The Introit for this Sunday comes from Psalm 105. Specifically verses 39-43 with verse 1 as the antiphon. (What is an antiphon I hear someone ask? Think of it as the chorus. After every verse detailing the works of God you could sing: “Oh give thanks to the Lord; Call upon His name/make known his deeds among the peoples.”) The fullness of the Psalm is a remembrance of the history of the covenant, the promises of God, and those deeds starting with Abraham and culminating in the Exodus. The specific time the verses of the Introit are recalling is Israel’s days and years in the wilderness.
Why would we be recalling that? The wilderness, or the desert, is the place to do two things. In the worldly sense, rebels and renegades gathered in the wilderness. If you are gathering an army to overthrow the current ruler, you went into the wilderness. The other thing you went into the wilderness to do is draw near to God. In the absence of the delights of the World, the hope was connection to God. Why did God lead Israel into the wilderness after the Exodus? In the hopes that they would draw near to Him. Of course if we remember that physical Israel, they longed for the meat and fullness of Egypt, and they gathered in rebellion against the God who brought them out of Egypt. It would be Jesus who would go out into the wilderness and turn down the temptations of the devil and the world.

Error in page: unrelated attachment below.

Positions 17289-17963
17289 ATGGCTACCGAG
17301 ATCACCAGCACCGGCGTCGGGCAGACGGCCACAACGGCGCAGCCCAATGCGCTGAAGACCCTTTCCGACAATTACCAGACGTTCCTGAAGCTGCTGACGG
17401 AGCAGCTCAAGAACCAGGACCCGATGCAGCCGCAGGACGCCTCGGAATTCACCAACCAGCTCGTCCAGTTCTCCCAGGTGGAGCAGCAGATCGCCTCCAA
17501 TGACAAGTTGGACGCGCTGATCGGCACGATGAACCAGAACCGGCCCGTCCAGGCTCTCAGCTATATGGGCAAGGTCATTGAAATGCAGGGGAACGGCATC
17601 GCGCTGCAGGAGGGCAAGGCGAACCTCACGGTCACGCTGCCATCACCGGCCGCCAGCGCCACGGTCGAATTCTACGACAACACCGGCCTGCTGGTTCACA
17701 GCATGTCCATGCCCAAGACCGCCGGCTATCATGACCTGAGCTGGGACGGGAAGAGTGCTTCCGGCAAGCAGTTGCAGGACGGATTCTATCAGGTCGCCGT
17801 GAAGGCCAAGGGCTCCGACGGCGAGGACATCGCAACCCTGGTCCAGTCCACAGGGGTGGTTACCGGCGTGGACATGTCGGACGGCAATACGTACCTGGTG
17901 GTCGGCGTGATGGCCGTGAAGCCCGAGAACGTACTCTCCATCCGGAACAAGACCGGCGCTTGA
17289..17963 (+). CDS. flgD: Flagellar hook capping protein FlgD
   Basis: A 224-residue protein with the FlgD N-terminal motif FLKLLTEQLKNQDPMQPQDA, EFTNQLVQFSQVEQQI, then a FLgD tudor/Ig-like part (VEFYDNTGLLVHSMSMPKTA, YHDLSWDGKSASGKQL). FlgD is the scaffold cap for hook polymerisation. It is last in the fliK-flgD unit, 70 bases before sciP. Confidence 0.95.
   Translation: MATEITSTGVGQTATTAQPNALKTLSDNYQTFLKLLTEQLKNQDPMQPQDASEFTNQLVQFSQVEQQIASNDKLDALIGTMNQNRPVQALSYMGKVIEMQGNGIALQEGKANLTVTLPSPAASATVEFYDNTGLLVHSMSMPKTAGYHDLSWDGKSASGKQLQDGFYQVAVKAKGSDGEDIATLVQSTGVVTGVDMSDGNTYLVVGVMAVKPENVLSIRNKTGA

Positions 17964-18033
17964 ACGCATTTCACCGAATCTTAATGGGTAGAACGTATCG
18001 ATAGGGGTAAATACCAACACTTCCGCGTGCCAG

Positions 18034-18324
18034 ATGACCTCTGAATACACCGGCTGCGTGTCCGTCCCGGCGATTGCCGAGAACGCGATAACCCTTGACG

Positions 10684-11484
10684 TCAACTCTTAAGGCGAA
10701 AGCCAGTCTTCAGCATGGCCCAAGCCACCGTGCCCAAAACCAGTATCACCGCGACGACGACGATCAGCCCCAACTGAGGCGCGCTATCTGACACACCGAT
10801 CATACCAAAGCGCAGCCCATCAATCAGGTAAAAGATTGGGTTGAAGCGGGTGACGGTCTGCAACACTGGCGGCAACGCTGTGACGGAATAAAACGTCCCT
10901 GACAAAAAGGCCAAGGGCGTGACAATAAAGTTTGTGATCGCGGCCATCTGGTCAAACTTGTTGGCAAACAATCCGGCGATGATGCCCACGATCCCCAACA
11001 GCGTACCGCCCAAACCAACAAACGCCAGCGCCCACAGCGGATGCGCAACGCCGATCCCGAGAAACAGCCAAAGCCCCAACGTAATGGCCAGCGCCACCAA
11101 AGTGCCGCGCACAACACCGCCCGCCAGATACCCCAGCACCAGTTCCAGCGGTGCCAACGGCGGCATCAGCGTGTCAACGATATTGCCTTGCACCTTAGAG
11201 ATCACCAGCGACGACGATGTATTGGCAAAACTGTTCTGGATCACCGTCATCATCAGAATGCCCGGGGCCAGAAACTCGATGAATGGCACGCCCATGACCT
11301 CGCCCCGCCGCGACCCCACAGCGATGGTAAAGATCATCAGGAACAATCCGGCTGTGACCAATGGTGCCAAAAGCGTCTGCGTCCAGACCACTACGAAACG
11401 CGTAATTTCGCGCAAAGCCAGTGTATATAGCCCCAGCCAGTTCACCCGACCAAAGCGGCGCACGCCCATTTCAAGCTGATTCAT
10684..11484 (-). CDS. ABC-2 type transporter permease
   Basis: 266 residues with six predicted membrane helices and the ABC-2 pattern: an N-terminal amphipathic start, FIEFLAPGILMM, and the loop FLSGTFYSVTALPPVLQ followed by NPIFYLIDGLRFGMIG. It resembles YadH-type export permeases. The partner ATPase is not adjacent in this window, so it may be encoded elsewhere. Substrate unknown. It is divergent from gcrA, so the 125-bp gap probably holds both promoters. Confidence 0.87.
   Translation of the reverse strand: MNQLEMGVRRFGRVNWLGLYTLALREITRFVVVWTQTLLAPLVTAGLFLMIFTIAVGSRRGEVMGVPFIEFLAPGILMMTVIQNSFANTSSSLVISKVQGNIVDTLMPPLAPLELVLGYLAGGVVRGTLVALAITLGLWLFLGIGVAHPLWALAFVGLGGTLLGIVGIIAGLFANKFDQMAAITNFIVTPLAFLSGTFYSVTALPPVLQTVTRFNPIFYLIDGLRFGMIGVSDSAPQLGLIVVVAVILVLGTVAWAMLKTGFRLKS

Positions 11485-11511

The Psalmist remembers the Works of God in the wilderness as three things. First, God draws near to his people – “a cloud for a covering, and fire to give light by night.” This is the fire-y cloudy pillar that would see Israel all their journey through. After drawing near, God provided abundant sustenance, bread from heaven and water from the Rock. And the last work is that God remembered his promises. While Israel would still be rebels in the wilderness, even while God drew near, He remembered his promises and provided in abundance.
So why would we remember this let alone sing about it or make these deeds known among the peoples? The first reason is that God again drew near, but this time not as fire and cloud, but as man, as Israel reduced to one. And when Jesus went to the desert, this Israel was faithful. When tempted to make bread from the stones, he pointed at the true bread – the Word of God (Matthew 4:4). And He came to give us this true bread, himself. God drew near to us with his abundance.
The second reason is how we might recognize this life. We are like Israel in the desert. We know where we have been. We vaguely know where we are going. And we know who leads us. We walk though this world to learn that God draws near to us, and to learn how God gives us bread in abundance and water in the desert. We walk through this world to learn that God remembers and keeps his promises.
The question to us is do we follow? Or do we go back to Egypt; do we prefer rebellion? Does the bread of heaven satisfy, or do we long for what the world would offer?